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Physical Activity Is Positively Associated with Episodic Memory in Aging

Published online by Cambridge University Press:  19 November 2015

Scott M. Hayes*
Affiliation:
Memory Disorders Research Center, VA Boston Healthcare System and Boston University School of Medicine, Boston, Massachusetts Neuroimaging Research for Veterans Center, VA Boston Healthcare System, Boston, Massachusetts
Michael L. Alosco
Affiliation:
Memory Disorders Research Center, VA Boston Healthcare System and Boston University School of Medicine, Boston, Massachusetts Kent State University, Department of Psychological Sciences, Kent, Ohio
Jasmeet P. Hayes
Affiliation:
National Center for PTSD, VA Boston Healthcare System, Boston, Massachusetts Department of Psychiatry, Boston University School of Medicine, Boston, Massachusetts
Margaret Cadden
Affiliation:
Department of Psychology, The Pennsylvania State University, University Park, Pennsylvania
Kristina M. Peterson
Affiliation:
Memory Disorders Research Center, VA Boston Healthcare System and Boston University School of Medicine, Boston, Massachusetts
Kelly Allsup
Affiliation:
Geriatric Research, Education, and Clinical Center, VA Pittsburgh Healthcare System, Pittsburgh, Pennsylvania
Daniel E. Forman
Affiliation:
Geriatric Research, Education, and Clinical Center, VA Pittsburgh Healthcare System, Pittsburgh, Pennsylvania Geriatric Cardiology Section, University of Pittsburgh Medical Center, Pennsylvania
Reisa A. Sperling
Affiliation:
Athinoula A. Martinos Center for Biomedical Imaging, MGH Radiology, Charlestown, Massachusetts Department of Neurology, Massachusetts General Hospital, Boston, Massachusetts Harvard Medical School, Boston, Massachusetts Center of Alzheimer’s Research and Treatment, Department of Neurology, Brigham and Women’s Hospital, Boston, Massachusetts
Mieke Verfaellie
Affiliation:
Memory Disorders Research Center, VA Boston Healthcare System and Boston University School of Medicine, Boston, Massachusetts
*
Correspondence and reprint requests to: Scott M. Hayes, Memory Disorders Research Center (151A), VA Boston Healthcare System, 150 South Huntington Avenue, Boston, MA 02130. E-mail: smhayes@bu.edu

Abstract

Aging is associated with performance reductions in executive function and episodic memory, although there is substantial individual variability in cognition among older adults. One factor that may be positively associated with cognition in aging is physical activity. To date, few studies have objectively assessed physical activity in young and older adults, and examined whether physical activity is differentially associated with cognition in aging. Young (n=29, age 18–31 years) and older adults (n=31, ages 55–82 years) completed standardized neuropsychological testing to assess executive function and episodic memory capacities. An experimental face-name relational memory task was administered to augment assessment of episodic memory. Physical activity (total step count and step rate) was objectively assessed using an accelerometer, and hierarchical regressions were used to evaluate relationships between cognition and physical activity. Older adults performed more poorly on tasks of executive function and episodic memory. Physical activity was positively associated with a composite measure of visual episodic memory and face-name memory accuracy in older adults. Physical activity associations with cognition were independent of sedentary behavior, which was negatively correlated with memory performance. Physical activity was not associated with cognitive performance in younger adults. Physical activity is positively associated with episodic memory performance in aging. The relationship appears to be strongest for face-name relational memory and visual episodic memory, likely attributable to the fact that these tasks make strong demands on the hippocampus. The results suggest that physical activity relates to cognition in older, but not younger adults. (JINS, 2015, 21, 780–790)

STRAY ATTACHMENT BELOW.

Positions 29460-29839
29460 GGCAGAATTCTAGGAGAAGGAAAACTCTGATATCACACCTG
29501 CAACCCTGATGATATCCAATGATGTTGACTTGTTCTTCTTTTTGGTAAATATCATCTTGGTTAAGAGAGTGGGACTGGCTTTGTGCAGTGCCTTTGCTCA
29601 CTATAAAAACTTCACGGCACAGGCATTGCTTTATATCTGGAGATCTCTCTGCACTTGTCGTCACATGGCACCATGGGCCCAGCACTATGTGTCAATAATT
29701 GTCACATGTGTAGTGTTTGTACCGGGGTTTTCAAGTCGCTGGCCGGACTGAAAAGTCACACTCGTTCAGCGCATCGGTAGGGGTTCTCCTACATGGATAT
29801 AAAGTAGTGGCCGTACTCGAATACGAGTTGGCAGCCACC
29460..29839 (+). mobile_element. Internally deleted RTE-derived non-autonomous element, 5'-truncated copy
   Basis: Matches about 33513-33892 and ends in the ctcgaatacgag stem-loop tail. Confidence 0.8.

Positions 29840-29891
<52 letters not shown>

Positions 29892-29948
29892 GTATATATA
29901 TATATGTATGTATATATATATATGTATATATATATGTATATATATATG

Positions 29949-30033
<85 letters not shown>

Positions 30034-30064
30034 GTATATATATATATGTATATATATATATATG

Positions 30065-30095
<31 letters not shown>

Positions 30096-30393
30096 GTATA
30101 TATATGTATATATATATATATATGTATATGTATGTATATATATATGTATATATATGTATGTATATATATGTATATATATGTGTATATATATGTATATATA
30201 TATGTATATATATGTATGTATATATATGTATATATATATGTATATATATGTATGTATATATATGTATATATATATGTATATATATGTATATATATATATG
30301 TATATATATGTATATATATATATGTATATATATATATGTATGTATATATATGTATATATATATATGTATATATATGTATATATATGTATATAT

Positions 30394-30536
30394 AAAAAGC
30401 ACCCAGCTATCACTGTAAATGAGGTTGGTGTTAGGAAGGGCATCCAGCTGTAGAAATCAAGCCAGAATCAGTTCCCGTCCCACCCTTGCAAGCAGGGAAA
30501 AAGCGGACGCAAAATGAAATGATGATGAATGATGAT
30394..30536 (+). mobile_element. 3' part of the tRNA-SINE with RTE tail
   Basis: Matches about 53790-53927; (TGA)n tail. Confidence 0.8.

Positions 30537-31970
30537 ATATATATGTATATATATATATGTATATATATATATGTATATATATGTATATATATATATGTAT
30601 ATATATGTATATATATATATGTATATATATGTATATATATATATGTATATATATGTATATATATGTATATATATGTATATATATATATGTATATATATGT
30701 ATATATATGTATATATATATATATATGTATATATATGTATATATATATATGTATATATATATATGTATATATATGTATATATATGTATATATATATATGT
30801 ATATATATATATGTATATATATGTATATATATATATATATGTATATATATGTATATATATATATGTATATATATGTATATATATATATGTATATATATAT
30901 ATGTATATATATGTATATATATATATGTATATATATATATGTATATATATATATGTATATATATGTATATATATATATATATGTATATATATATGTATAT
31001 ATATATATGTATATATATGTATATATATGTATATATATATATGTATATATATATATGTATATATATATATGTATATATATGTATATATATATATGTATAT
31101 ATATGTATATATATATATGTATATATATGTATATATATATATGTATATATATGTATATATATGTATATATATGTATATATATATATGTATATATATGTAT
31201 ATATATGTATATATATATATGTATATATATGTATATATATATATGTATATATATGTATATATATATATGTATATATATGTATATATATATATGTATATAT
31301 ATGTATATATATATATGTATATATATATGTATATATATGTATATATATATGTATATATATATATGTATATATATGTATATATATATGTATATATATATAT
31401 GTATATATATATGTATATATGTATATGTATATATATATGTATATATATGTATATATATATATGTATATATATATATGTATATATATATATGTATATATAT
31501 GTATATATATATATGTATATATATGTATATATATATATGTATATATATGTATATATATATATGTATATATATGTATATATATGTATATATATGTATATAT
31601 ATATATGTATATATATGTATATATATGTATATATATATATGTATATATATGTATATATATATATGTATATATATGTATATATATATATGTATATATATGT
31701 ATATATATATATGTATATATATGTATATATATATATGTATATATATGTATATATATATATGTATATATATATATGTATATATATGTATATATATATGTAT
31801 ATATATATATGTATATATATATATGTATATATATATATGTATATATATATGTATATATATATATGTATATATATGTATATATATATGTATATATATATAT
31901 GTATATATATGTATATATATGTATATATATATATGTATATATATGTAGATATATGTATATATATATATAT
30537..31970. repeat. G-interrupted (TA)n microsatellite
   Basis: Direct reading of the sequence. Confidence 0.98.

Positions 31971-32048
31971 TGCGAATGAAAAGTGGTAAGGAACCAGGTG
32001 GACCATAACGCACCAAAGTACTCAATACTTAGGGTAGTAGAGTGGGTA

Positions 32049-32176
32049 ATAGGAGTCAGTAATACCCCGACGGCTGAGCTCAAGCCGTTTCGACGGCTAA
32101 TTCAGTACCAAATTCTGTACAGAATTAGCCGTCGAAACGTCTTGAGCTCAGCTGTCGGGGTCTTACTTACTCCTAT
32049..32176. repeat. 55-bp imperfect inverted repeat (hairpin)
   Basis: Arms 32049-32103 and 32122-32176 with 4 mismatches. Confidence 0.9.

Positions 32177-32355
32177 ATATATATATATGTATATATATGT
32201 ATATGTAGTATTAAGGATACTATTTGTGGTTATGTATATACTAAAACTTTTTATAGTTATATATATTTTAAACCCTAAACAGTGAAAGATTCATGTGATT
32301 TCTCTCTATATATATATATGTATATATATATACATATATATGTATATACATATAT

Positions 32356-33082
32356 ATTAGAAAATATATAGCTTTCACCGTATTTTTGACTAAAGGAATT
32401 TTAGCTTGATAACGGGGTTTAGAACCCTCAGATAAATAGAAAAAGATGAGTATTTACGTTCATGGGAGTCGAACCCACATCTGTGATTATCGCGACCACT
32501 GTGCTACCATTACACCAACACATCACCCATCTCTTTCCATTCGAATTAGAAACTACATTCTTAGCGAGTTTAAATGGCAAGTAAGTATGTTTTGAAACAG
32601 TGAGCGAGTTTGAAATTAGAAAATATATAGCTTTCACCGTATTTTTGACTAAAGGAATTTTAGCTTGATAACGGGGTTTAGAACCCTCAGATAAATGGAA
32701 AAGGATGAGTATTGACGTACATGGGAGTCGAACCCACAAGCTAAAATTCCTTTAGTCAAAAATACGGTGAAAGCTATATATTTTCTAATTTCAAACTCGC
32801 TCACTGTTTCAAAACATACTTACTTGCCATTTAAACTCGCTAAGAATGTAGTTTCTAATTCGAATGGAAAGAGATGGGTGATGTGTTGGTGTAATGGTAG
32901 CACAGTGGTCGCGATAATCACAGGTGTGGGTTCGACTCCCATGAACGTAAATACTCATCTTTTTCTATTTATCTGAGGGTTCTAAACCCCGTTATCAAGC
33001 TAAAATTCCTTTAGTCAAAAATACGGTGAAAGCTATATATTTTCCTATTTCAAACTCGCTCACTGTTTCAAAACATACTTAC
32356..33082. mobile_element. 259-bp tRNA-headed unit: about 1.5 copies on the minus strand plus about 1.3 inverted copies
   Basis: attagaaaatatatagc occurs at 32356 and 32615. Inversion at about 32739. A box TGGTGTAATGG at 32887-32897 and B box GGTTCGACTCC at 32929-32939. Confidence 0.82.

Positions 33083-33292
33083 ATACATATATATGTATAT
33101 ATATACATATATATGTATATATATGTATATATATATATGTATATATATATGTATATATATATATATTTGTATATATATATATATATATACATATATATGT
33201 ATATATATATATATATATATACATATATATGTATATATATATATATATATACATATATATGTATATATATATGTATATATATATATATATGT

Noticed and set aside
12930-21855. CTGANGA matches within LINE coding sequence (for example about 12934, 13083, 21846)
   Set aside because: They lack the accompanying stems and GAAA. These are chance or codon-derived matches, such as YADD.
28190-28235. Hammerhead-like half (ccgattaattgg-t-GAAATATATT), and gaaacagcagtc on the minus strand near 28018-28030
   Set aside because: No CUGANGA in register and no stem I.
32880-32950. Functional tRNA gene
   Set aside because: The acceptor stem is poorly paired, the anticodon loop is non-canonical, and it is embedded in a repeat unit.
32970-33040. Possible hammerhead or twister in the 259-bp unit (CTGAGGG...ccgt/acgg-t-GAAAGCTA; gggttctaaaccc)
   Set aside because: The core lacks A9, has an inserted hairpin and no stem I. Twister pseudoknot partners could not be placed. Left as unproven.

Type
Research Article
Copyright
Copyright © The International Neuropsychological Society 2015 

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